Publicada el 15 de Marzo de 2017
A few weeks ago I heard about Ray Kurzweil for the first time, and what I heard generated such an interest in me that I immediately started searching for more information on him. For those of you who don’t know him, Ray Kurzweil is Google’s Director of Engineering, an entrepreneur, an expert in artificial intelligence and the world’s most important futurist. And, surprisingly, this brilliant mind is not very well known at all.
A bit of background on Ray Kurzweil
His father was a musician and his mother a visual artist. Ray dreamed of being a famous magician until his uncle explained to him how a computer worked, and from that moment onwards he realised that through technology he would be able to truly work magic.
At the age of 15, he was already developing his first programmes. At 17, he was invited to the television programme I’ve got a secret where he played a piece on the piano: the secret was that the piece had been composed by a computer which he himself had built and programmed.
He created the first ever Chatbot and named it Ramona, having had the idea when he was only eight (a version still exists today; those of you who wish to do so can find it by searching on Google), and he led the team that created Apple’s SIRI.
In 1974 he founded the Kurzweil Computer Products company and developed the first optical character recognition (OCR) system. Based on this technology, he went on to invent the Kurzweil Reading Machine, the first machine ever to read text aloud and thus particularly useful for blind and visually impaired people.
The best Tech-nostradamus. The predictions of Ray Kurzweil
In 1990, when technology was not yet giving any indication of how far we would actually get, he wrote a book called “The Age of Intelligent Machines” in which he made a large number of predictions, many of which have already happened, some of them with only a small difference of a couple of years between his predictions and reality. To mention but a few:
- He predicted that computers would beat the best human chess players by about 1998 – and it was in 1997 that chess champion Gary Kasparov was defeated by the Deep Blue computer.
- He also predicted that mobile phones would grow in popularity and decrease in size, and that there would be a massive surge in internet access, not only in the number of users but in content as well, and that the preferred mode of access would be through wireless systems.
- Another of the things he predicted was that most documents would exist only on computers and on the internet, and that they would often have videos and sound, making them impossible to print.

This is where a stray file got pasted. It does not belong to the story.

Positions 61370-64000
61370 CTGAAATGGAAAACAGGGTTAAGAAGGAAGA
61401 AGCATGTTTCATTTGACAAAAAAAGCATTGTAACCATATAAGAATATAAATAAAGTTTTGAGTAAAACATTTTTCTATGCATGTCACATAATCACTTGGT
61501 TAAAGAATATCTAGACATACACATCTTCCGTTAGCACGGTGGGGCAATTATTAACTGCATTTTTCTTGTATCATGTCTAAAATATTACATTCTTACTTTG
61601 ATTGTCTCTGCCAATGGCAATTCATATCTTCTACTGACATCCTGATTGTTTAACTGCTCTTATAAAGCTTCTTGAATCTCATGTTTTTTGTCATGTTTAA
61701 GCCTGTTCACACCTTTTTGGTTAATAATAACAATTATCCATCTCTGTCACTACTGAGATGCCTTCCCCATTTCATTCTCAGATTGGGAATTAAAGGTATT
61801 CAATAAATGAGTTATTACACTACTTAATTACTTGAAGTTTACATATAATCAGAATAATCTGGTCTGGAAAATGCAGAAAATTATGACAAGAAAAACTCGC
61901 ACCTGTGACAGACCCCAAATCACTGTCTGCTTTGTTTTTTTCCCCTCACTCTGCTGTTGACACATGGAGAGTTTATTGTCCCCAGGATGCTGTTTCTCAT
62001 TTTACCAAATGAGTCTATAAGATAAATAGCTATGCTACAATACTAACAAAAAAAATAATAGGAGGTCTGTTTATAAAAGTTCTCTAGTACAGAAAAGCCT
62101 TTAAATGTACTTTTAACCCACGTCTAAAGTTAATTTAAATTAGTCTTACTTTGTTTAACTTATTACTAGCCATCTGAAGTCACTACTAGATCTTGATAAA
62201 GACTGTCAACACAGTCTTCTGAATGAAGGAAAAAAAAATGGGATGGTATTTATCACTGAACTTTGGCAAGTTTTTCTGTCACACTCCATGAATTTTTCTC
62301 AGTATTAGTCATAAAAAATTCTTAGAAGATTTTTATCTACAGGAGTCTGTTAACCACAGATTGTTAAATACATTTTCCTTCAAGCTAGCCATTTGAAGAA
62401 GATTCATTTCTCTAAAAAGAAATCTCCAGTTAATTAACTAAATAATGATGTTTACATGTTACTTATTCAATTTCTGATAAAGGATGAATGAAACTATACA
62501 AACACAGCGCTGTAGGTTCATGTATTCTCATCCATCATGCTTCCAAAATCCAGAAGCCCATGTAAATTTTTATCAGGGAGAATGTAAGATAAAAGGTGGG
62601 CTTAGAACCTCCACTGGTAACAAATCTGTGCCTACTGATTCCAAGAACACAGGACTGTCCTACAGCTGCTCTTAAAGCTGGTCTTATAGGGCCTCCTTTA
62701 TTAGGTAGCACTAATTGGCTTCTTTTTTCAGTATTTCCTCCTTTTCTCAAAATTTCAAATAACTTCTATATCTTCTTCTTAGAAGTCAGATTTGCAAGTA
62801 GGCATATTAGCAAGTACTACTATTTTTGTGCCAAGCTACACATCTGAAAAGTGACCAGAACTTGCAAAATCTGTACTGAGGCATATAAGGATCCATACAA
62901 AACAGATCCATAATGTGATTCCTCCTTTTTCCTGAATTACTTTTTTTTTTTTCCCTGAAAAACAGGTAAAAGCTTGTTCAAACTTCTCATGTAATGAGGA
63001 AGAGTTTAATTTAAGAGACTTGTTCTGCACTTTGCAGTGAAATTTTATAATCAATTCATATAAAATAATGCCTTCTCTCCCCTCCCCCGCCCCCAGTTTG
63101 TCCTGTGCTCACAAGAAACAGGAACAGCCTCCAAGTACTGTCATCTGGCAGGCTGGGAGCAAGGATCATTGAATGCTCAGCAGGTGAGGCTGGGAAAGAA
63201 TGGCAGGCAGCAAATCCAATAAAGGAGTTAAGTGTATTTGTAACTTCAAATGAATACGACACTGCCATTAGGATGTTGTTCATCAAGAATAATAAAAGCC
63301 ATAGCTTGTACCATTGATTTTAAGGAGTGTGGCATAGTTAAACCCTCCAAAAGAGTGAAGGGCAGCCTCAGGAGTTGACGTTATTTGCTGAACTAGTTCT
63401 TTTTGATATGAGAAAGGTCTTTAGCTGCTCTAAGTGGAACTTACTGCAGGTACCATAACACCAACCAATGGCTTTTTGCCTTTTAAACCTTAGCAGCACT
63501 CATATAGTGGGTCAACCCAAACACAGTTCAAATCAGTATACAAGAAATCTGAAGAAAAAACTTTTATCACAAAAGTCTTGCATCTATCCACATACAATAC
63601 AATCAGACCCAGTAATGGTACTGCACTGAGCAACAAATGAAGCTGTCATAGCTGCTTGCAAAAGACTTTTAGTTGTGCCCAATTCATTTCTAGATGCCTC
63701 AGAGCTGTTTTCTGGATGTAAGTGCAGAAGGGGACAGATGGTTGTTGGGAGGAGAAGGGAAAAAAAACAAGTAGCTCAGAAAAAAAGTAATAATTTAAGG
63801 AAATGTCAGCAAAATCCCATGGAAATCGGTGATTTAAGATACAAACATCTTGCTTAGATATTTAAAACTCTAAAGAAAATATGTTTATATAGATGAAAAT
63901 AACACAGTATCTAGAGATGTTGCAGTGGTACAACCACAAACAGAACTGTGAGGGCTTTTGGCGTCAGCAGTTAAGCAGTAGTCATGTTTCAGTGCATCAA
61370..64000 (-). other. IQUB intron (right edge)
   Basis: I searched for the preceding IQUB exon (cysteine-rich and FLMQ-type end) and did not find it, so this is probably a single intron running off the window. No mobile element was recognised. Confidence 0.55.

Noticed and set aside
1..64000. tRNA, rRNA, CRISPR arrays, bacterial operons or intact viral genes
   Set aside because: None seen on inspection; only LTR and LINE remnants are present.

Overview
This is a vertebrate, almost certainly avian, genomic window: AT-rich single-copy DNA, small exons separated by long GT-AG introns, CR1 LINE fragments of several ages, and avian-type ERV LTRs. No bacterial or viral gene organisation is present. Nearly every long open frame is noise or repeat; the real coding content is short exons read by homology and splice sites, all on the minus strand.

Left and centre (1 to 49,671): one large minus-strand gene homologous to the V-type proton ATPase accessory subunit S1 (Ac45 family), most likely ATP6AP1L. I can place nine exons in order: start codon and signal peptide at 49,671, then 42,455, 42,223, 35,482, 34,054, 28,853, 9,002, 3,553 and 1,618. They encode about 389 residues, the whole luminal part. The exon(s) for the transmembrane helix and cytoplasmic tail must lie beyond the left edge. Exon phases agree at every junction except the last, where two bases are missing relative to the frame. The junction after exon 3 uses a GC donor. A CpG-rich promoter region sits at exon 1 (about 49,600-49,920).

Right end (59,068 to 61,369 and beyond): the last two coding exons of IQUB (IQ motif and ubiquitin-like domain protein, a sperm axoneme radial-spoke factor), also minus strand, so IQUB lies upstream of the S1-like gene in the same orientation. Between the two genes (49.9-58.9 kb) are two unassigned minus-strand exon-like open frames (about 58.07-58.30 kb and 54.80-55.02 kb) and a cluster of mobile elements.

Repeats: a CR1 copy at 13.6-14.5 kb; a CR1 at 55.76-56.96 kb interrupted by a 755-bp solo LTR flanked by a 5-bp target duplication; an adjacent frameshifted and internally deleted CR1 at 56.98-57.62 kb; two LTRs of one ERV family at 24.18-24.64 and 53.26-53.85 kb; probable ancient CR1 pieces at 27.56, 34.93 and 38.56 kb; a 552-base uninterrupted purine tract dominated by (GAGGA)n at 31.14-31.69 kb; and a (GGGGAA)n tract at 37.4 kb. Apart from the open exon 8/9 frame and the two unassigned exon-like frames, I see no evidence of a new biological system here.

Kurzweil bases all of his predictions on the theory that “technology grows following a predictable and exponential pattern”.
What predictions are still to come about?
I will only comment on a few of them here, although there are many more which I would encourage you to explore.
- 2020: 3D printing
Kurzweil believes that in the decade of 2020 we will be able to print everything we need and “live very well indeed” (today, the first 3D organs have already been printed)
- 2030: nanobots will merge our minds with the cloud and lead to a radical extension of life.
Connecting our brain to the cloud will boost our capacity to store information and our thinking will become a hybrid of biological and non-biological intelligence.
Nanobots will complement our immunological system and help us fight any illness, including cancer.
- 2045: Singularity will be achieved.
In 2045, according to Kurzweil’s predictions, artificial intelligence will surpass the growth rate of biological evolution. Artificial intelligence will have a power of calculation one billion times greater than that of human intelligence. And humans will never be the same again.
On the basis of this prediction, the University of Singularity was created in 2008 in Silicon Valley, sponsored by Google and NASA and publicly supported by foundations, scientists and thinkers, amongst them the Rafael del Pino Foundation. Its aim is “to understand and facilitate the development of exponentially advancing technologies and apply, focus and guide these tools to address humanity’s grand challenges”.
Food for thought
There are those who may think that this will not come about until a very much more distant future, or even that it will never happen at all, but what we are seeing today seems to indicate that creativity, flexibility, the capacity to adapt to change and the capacity to interact with others will stop being an option and become a necessity as the basis for survival.
In much the same way as IT security was something that our parents or grandparents could never have imagined, we will have to face new “fears” or “problems” caused by the changes happening around us.
And so I cannot but end with a reflection, “whether singularity will come about soon or not, the truth is that we are immersed in continuous change, so we must strive to understand it and adapt before it leaves us behind”.